The introduction and the conclusion are usually the two most difficult parts of the essay for a student to write. When it is time to write the conclusion, I always suggest rereading the introduction because the introduction and conclusion should support one another. “Going full circle” is a common idea in writing—starting with one main idea, developing many subtopics, and returning to the main ideas to end.
Here are some ways to do that, using the “when I lost a tooth” topic from a previous blog. If you can include humor in your conclusion, and leave your reader with a smile, that is the best ending possible.
My Grandpa says he doesn’t remember when his first teeth fell out but he remembers when his last one did. It was after he cracked a walnut with his teeth, and a back tooth broke apart. He had to go to Dr. Taylor’s office to have the rest of the tooth pulled out.
Grandpa says I should bite into a walnut with my wiggly tooth. And I’m tempted after seeing Grandpa’s teeth in a glass on his nightstand. What if I lost all my teeth and not just the wiggly one? Imagine all the money the tooth fairy would bring me!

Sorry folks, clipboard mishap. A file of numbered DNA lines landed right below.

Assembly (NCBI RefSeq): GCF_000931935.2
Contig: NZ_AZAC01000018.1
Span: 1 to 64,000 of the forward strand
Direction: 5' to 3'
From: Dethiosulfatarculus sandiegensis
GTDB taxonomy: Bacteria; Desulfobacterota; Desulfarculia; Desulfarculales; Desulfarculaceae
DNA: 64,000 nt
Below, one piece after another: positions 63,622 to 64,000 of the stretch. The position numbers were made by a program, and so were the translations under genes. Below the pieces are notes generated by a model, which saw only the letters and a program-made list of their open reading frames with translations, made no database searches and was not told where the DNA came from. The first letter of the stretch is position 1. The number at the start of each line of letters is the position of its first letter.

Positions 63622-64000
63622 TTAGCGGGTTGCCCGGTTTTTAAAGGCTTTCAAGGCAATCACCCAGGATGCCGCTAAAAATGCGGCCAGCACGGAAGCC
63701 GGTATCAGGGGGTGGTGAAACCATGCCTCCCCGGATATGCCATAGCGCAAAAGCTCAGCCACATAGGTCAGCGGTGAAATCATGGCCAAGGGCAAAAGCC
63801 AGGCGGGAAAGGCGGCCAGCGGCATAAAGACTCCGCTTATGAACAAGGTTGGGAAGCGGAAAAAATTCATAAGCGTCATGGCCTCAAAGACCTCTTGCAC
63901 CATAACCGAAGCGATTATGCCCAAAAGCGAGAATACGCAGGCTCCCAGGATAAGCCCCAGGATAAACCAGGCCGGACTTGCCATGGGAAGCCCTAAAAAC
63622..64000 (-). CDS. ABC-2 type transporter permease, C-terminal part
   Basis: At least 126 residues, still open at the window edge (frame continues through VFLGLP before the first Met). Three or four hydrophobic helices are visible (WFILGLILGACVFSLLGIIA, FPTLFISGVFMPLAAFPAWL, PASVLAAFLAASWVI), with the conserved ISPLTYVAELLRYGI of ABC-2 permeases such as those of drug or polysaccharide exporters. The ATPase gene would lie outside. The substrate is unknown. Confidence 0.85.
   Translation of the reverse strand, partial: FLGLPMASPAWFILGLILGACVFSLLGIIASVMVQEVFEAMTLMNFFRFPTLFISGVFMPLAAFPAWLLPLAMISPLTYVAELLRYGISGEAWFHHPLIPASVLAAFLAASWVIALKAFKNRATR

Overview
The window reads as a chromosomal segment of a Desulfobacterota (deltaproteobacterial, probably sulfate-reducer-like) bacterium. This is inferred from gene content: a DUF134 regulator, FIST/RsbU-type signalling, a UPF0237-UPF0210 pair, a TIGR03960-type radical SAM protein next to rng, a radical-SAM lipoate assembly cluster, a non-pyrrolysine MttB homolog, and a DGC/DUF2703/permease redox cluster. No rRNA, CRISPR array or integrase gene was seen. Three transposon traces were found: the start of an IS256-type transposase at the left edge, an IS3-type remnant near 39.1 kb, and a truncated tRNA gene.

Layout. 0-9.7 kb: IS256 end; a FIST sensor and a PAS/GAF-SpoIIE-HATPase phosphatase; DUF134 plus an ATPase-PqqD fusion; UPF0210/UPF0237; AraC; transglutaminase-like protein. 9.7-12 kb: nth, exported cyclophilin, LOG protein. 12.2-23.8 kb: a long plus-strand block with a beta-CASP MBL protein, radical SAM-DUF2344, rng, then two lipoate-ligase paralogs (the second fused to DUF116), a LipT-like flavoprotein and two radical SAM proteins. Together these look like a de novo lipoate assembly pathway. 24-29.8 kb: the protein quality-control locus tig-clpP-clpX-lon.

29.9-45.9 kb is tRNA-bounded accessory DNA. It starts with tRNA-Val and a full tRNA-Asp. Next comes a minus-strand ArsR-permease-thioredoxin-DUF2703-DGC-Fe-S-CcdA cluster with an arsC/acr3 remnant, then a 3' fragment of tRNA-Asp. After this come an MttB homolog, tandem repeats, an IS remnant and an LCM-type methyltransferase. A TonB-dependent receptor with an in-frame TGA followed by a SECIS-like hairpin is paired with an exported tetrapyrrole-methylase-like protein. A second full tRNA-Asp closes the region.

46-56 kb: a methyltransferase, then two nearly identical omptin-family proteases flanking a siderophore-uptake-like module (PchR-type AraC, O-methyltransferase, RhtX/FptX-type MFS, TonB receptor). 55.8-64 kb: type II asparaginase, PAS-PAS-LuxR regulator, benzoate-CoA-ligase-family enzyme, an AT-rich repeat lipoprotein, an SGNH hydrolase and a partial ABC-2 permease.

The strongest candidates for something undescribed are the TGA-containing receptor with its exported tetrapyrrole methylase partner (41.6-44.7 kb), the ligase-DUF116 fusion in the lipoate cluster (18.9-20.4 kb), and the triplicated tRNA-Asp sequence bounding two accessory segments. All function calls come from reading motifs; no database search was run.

“Hey, Mom, how much did the tooth fairy bring when your teeth fell out?”
“A nickel a tooth.”
“A nickel a tooth! That’s all?”
“Didn’t they invent quarters back then?”
My mother got a nickel, my older cousin got a dime, and my big sister got a quarter.
“Mom, what’s the chance of me getting a half dollar for my loose tooth?”
“Pretty good, honey.”
Sometimes it’s great to be the youngest.
When I was in first grade, every single kid lost a tooth, and most of us lost more than one. Billy Emsing was the champion though. He lost seven teeth that year. I remember because we kept track with a bar graph on the bulletin board.
Now that I’m starting fifth grade, no one is losing their teeth any more. But some kids, like me, are starting to sprout up. Maybe I could get my teacher to post a bar graph of the number of inches we grow this year. With my dad being six feet two inches, I have a chance of winning that contest!
Startling claim introduction:
Suppose you brush your teeth for a minute in the morning and a minute in the evening every day this year. That’s 730 minutes, or more than 12 hours standing in front of a sink brushing your teeth.
Startling claim conclusion:
Twelve hours brushing teeth in one year times 80 years is about 960 hours in a lifetime. That’s 40 days of our lives spent brushing our teeth. Yikes! I better buy a strong toothbrush.
In the next blog we’ll look at some other kinds of conclusions.